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Stop all your attachments to false values. In an ever-changing world there is nothing worthwhile for us to desire or weep for. Joys and sorrows are bound to come in human life; they are just two sides of the same coin.
-- Swami Chinmayananda (1916-1992), founder of the Chinmaya Mission

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Indian Center in China Unable to Find Experts
Posted on 2015/5/29 4:24:09 ( 670 reads )

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BEIJING, CHINA, May 21, 2015 (Times of India): The head of Center for Gandhian and Indian Studies (CGIS) that Prime Minister Narendra Modi inaugurated at Shanghai's Fudan University last week has said he is facing problems in finding Indologists and Gandhian studies experts for it. "Most Indologists in China are experts in Buddhism. We need variety. The best option is to get from India," CGIS dean Liu Zhen told TOI. The situation is stark in the case of Gandhian studies.

Liu said he would push for Hinduism and Jainism studies, but there are no scholars on these subjects in China as well. He said the formation of CGIS is the first step and that an essential framework had been created. "I hope it will evolve into a proper university faculty," Liu said. He said everyone knows the importance of the Center. "There are so many Sinology institutions the world over. But so few Indology faculties although both are countries with similar population sizes and depth of history and culture," he said. "We will work hard to make this Center a success."

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Indonesians Can Now Put Faiths Outside the 6 Officially Recognized Religions on Their ID Cards
Posted on 2015/5/29 4:24:04 ( 634 reads )

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JAKARTA, INDONESIA, May 21, 2015 (Coconuts Jakarta): There are only six religions officially recognized by the Indonesian government: Islam, Protestantism, Catholicism, Hinduism, Buddhism and Confucianism. Indonesian citizens had to put one of those six religions on their ID cards (KTP), regardless of their actual beliefs. Until now, that is. Yesterday, Home Minister Tjahjo Kumolo announced that faiths outside of the aforementioned six, must be allowed onto ID cards.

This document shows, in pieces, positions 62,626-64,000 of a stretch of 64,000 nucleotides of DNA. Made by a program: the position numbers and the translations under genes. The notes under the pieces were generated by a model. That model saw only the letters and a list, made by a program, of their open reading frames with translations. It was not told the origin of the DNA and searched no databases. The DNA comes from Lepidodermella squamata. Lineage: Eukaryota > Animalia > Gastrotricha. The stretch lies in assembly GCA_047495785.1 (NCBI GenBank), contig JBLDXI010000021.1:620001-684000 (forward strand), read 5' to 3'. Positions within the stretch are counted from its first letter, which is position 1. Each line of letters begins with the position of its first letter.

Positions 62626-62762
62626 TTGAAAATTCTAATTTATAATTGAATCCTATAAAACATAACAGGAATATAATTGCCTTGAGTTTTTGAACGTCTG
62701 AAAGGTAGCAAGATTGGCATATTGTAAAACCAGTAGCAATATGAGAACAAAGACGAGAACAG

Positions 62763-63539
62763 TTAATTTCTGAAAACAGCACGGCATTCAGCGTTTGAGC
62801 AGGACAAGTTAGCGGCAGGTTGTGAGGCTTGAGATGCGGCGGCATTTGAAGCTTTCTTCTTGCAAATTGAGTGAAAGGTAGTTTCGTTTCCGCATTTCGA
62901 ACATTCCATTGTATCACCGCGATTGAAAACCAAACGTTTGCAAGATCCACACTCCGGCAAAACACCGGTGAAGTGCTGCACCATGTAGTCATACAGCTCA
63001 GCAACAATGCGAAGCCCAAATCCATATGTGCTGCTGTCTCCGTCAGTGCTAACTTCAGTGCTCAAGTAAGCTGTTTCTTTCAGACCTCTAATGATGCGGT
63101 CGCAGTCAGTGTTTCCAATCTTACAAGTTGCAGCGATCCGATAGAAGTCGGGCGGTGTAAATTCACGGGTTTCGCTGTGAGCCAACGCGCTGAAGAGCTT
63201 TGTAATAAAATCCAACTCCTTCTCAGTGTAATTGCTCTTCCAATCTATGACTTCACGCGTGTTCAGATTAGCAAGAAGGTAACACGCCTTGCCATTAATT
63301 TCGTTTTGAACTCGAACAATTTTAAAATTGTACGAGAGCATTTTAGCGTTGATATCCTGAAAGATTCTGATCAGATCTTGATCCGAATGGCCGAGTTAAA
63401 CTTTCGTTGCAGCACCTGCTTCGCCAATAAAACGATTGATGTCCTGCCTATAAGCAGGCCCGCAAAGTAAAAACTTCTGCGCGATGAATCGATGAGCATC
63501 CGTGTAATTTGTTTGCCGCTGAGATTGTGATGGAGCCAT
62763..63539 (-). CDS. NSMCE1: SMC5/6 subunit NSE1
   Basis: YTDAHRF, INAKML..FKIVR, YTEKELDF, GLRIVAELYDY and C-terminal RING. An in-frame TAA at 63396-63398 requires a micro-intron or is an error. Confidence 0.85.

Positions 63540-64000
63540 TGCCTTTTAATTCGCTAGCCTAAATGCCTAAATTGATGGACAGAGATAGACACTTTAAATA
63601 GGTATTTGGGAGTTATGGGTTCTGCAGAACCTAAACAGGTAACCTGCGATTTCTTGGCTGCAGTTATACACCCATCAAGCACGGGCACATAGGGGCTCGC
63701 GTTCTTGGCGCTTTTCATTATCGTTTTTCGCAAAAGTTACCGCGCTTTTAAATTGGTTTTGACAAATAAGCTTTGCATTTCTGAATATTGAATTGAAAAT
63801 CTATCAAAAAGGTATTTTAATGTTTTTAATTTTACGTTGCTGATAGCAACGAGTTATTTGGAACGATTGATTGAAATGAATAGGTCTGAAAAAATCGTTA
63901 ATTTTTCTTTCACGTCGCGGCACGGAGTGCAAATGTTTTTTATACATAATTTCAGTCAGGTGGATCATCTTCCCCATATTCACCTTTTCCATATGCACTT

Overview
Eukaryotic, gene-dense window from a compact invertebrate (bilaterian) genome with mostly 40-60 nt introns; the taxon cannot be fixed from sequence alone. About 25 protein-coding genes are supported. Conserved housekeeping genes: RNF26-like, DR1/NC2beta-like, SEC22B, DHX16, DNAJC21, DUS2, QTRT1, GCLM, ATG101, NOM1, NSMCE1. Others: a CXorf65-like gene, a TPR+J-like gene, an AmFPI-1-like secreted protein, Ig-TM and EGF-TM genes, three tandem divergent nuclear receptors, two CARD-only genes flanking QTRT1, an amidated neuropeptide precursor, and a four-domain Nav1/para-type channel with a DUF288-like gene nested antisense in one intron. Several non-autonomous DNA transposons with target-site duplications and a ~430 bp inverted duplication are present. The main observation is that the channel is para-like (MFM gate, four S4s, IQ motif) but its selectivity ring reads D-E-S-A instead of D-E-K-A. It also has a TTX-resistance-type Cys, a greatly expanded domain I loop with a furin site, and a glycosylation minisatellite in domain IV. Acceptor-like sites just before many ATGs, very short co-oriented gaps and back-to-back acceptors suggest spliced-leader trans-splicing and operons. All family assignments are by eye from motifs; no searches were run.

Tjahjo said one of the main reason for changing the rule was so that authorities would know what funerary rites needed to be observed and respected when a person died. Tjahjo said it was for that reason that it was important for the government to know exactly what religion each person believes in. While it appears to be mainly an administrative move rather than a philosophical change of heart by the government, it is still a big step forward in the name of religious freedom for Indonesians of all faiths.

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Daily Inspiration
Posted on 2015/5/29 4:23:58 ( 629 reads )

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There the eye goes not, nor words, nor mind. We know not. We cannot understand how He can be explained. He is above the known, and He is above the unknown. Thus have we heard from the ancient sages who explained this truth to us.
-- Sama Veda, Kena Upanishad 1.3

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The 4th Hindu Mandir Priest Conference (HMPC) Held in Minnesota
Posted on 2015/5/28 4:28:54 ( 722 reads )

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MINNESOTA, U.S., May 23, 2013 (World Hindu News): Hindu Mandir Priests' Conference (HMPC) is an initiative of the Hindu Mandir Executives' Conference. The mission of HMEC is to provide leadership to the Hindu-American community by encouraging Hindu temples across North America to nourish, protect, and sustain Hindu Dharma. The 4th annual HMPC was hosted by Hindu Temple of Minnesota, MN from May 15-16, 2015.

This year, over 55 pundits, adults, and youth delegates attended this conference, representing various Mandirs and Hindu organizations across the nation. The conference was organized into four sessions, and the topics were consistent with the HMPC's objective: Sustainability and Advancement of Sanatana Dharma by making the modes of worship meaningful and relevant for the younger generation of Hindus. The four sessions were: Role and relationship of Priests, Sustaining Hindu temples, Community links, and Hindu American Youth viewpoint.